OBJECTIVE: To assess the cost-effectiveness of diagnostic laparoscopy, computed tomography (CT), and magnetic resonance imaging (MRI) after indeterminate ultrasonography in pregnant women with suspected appendicitis.
METHODS: A decision-analytic model was developed to simulate appendicitis during pregnancy taking into consideration the health outcomes for both the pregnant women and developing fetuses. Strategies included diagnostic laparoscopy, CT, and MRI. Outcomes included positive appendectomy, negative appendectomy, maternal perioperative complications, preterm delivery, fetal loss, childhood cancer, lifetime costs, discounted life expectancy, and incremental cost-effectiveness ratios.
RESULTS: Magnetic resonance imaging is the most cost-effective strategy, costing $6,767 per quality-adjusted life-year gained relative to CT, well below the generally accepted $50,000 per quality-adjusted life-year threshold. In a setting where MRI is unavailable, CT is cost-effective even when considering the increased risk of radiation-associated childhood cancer ($560 per quality-adjusted life-year gained relative to diagnostic laparoscopy). Unless the negative appendectomy rate is less than 1%, imaging of any type is more cost-effective than proceeding directly to diagnostic laparoscopy.
CONCLUSIONS: Depending on imaging costs and resource availability, both CT and MRI are potentially cost-effective. The risk of radiation-associated childhood cancer from CT has little effect on population-level outcomes or cost-effectiveness but is a concern for individual patients. For pregnant women with suspected appendicitis, an extremely high level of clinical diagnostic certainty must be reached before proceeding to operation without preoperative imaging.
Magnetic resonance imaging is both the most effective and cost-effective diagnostic strategy for patients with suspected appendicitis during pregnancy after indeterminate ultrasonography.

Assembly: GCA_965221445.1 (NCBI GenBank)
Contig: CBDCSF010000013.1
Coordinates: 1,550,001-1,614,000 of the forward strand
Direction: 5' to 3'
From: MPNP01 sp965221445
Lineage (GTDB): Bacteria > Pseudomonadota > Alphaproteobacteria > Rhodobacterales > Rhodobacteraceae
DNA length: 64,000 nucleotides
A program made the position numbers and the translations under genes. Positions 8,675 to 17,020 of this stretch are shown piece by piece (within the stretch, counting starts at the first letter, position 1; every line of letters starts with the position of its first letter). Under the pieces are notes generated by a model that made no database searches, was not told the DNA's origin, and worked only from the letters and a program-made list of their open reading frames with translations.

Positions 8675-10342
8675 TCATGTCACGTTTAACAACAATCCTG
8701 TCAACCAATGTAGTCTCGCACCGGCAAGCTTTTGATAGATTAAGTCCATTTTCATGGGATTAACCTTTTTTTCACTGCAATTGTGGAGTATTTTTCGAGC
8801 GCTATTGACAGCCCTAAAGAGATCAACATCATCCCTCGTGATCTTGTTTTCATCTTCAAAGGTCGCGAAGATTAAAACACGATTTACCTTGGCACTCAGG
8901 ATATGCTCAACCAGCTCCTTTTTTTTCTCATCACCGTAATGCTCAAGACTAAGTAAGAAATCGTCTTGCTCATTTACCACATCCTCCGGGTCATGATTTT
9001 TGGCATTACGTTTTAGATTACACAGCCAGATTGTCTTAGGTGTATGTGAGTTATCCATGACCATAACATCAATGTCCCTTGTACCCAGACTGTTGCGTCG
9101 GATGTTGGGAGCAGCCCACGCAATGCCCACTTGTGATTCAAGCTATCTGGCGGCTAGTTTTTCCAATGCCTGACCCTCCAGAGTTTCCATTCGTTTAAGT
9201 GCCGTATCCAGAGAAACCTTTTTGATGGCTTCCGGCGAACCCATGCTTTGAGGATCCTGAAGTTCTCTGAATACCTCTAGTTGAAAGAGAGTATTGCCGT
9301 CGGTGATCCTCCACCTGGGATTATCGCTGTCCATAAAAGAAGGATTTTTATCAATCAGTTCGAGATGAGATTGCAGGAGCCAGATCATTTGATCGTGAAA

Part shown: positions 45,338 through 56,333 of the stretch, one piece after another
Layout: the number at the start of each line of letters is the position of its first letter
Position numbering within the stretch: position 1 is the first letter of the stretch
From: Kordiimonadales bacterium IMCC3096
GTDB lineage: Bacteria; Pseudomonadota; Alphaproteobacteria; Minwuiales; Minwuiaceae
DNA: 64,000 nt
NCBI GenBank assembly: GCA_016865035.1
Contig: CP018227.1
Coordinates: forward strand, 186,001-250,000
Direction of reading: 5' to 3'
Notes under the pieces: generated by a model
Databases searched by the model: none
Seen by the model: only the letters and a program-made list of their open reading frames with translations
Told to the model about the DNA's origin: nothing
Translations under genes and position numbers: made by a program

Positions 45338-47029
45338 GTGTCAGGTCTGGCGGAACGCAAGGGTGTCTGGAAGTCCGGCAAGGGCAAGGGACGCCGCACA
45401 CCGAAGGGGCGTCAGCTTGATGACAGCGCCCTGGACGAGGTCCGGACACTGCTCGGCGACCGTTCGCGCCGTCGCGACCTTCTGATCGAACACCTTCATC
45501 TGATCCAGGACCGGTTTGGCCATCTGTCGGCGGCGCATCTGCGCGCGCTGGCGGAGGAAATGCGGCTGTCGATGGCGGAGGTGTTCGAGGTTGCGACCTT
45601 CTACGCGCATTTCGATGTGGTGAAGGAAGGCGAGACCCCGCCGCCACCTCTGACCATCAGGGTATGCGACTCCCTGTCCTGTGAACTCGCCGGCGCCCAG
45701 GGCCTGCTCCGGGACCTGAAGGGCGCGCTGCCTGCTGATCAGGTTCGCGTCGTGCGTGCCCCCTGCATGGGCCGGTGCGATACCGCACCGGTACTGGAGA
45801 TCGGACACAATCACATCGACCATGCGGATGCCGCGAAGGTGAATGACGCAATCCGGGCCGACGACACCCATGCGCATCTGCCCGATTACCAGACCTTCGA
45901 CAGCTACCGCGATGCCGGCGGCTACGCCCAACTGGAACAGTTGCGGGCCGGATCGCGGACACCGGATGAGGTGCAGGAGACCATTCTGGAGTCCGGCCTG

Center for Health Policy and Center for Primary Care and Outcomes Research, Department of Medicine, and the Department of Surgery, Stanford University, Stanford, and the Veterans Affairs Palo Alto Health Care System, Palo Alto, California.
Corresponding author: Zachary J. Kastenberg, MD, Center for Health Policy and Center for Primary Care and Outcomes Research, 117 Encina Commons, Room 114, Stanford, CA 94305-6019; e-mail: firstname.lastname@example.org.
Dr. Kastenberg was supported in part by The Jack and Marion Euphrat Fellowship in Pediatric Translational Medicine (Stanford CTSA Grant Number UL1 RR025744) and by the Agency for Healthcare Research and Quality (AHRQ; Grant Number HS000028). The contents of the project are solely the responsibility of the authors and do not necessarily represent the official views of the AHRQ. Dr Owens was supported by the Department of Veterans Affairs. Dr Goldhaber-Fiebert was supported in part by a National Institutes of Health National Institute on Aging Career Development Award (K01 AG037593-01A1).
The authors thank Vanitha Janakiraman Mohta, MD, Senior Staff Physician, Obstetrics and Gynecology, Kaiser Permanente Walnut Creek, for her critical review of the manuscript.
Financial Disclosure The authors did not report any potential conflicts of interest.